21 Then Jael Heber’s wife took a nail of the tent, and took an hammer in her hand, and went softly unto him, and smote the nail into his temples, and fastened it into the ground: for he was fast asleep and weary. So he died.

      22 And, behold, as Barak pursued Sisera, Jael came out to meet him, and said unto him, Come, and I will shew thee the man whom thou seekest. And when he came into her tent, behold, Sisera lay dead, and the nail was in his temples.

      23 So God subdued on that day Jabin the king of Canaan before the children of Israel.

      24 And the hand of the children of Israel prospered, and prevailed against Jabin the king of Canaan, until they had destroyed Jabin king of Canaan.

 Lessons to Learn

Judge 4

The heart must be guarded against cyclical sins or endure cyclical judgments.

It is the LORD who sold Israel into the hand of Jabin king of Canaan. Man purposes but God disposes our actions.

It is right to call upon the LORD in the face of a superior military force. Our security is in the LORD.

While an enemy might appear strong, the enemies of God’s people are only as strong as He allows them to be for His own good purposes. Time and again an inferior force finds a way to defeat a superior force.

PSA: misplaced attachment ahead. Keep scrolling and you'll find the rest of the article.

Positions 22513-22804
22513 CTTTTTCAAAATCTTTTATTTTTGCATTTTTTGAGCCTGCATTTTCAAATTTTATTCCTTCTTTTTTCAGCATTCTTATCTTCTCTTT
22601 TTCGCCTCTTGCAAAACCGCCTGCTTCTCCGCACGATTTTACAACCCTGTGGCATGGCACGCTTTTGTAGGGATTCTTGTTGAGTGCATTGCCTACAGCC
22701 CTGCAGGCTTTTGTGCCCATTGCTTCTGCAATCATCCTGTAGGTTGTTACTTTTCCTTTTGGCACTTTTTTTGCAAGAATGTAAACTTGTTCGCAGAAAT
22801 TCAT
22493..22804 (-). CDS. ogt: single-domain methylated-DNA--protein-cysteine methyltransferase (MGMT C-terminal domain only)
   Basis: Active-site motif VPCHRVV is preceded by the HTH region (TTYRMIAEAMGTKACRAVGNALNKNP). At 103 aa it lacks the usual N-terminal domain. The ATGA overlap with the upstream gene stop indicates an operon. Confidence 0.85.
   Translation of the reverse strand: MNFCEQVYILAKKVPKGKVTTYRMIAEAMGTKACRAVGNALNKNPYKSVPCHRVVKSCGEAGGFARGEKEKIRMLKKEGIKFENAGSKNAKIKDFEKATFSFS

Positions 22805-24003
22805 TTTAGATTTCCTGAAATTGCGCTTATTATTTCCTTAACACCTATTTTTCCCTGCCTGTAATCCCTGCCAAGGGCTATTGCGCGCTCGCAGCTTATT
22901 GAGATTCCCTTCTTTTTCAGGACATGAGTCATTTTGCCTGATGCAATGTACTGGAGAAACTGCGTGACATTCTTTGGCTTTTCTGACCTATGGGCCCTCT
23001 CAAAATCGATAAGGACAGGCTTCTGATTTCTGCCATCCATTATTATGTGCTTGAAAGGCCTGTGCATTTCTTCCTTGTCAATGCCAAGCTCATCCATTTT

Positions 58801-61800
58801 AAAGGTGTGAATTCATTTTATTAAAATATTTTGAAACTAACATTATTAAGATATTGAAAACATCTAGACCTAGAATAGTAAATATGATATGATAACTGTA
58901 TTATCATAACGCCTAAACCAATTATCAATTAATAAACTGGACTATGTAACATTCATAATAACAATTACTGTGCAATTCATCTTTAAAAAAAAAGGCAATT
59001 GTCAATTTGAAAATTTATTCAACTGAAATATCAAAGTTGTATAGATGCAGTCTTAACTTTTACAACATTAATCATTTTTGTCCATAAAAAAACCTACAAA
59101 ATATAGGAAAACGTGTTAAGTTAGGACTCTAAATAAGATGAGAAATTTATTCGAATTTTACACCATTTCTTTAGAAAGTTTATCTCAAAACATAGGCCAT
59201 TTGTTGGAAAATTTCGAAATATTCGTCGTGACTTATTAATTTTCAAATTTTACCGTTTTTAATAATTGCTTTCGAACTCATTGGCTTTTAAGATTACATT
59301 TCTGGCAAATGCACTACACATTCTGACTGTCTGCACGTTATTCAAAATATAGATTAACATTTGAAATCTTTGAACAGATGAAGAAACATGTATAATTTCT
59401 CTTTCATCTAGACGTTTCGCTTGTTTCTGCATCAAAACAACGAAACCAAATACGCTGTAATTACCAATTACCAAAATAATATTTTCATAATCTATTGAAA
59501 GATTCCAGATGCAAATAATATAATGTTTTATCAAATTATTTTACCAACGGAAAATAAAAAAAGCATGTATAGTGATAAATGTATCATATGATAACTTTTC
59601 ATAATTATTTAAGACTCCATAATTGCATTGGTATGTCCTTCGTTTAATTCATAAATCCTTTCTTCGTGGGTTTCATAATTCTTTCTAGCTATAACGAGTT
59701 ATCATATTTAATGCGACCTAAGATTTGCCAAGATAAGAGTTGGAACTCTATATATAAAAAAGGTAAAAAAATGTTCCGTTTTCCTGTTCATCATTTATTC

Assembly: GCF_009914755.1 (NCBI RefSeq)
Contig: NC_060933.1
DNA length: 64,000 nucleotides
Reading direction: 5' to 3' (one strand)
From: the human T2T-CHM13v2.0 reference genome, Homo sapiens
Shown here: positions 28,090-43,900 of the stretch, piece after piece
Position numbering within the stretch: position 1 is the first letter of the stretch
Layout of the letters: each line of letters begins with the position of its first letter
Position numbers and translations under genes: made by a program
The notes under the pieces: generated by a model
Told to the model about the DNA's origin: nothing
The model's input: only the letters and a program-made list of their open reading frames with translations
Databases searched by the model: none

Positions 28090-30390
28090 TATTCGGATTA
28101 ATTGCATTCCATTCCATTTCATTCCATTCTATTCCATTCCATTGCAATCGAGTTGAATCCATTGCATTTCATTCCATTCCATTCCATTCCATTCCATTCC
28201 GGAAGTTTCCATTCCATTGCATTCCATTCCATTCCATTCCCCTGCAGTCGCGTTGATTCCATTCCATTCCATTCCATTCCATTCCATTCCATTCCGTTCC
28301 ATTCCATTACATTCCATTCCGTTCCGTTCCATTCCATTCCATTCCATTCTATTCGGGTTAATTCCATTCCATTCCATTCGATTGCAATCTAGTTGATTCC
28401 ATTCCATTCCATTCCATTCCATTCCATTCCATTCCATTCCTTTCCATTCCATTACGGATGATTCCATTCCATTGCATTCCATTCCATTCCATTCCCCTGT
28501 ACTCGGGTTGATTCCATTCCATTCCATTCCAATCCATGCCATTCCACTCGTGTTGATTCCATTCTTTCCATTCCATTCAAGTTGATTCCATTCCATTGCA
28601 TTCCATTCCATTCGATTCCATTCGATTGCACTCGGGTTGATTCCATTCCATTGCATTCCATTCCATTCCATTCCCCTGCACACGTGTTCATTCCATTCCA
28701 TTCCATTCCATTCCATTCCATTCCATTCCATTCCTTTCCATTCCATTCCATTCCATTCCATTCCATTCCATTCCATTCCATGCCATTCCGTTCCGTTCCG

Women of faith are important role models. Deborah was a woman of faith with a spiritual gift. She was a true prophetess whom people respected and listened to.

As a prophetess the LORD revealed His will to Deborah in military matters. As a result she was able to draw up a battle plan with specific details. Plan your work, work your plan.

It is the LORD who was to draw the enemies of Israel to a place of battle of God’s own choosing.

Sometimes brave men need more courage. Women have proven to be the source of courage. Some historians have argued that the American Civil war would have ended two years earlier if the Southern women had not encouraged their men to fight on. Barak did not want to fight unless Deborah went with him into battle with a condition. Barak must not fight for personal honor but for the LORD.

Deborah was a woman of faith, a woman of inspiration, and a woman of courage. Because of this she was a woman of confidence. “Up; for this is the day in which the LORD hath delivered Sisera into thine hand.”

According to promise the battle against Sisera was won. God keeps His word when men and women are humble and obedient to Him.

The narrative ends with the story of another strong woman named Jael. In the providence of the LORD, Sisera fled to her tent. It was a terrible mistake on his part for Jael took a spike and drove it into his temple while he slept. First, she offered hospitality to Jael. Then, she brought death and destruction upon him.

“If we can overlook the treachery and violence which belonged to the morals of the age and country, and bear in mind Jael’s ardent sympathies with the oppressed people of God, her faith in the right of Israel to possess the land in which they were now slaves, her zeal for the glory of Yahweh as against the gods of Canaan, and the heroic courage and firmness with which she executed her deadly purpose, we shall be ready to yield to her the praise which is her due.” (Barnes’ Notes)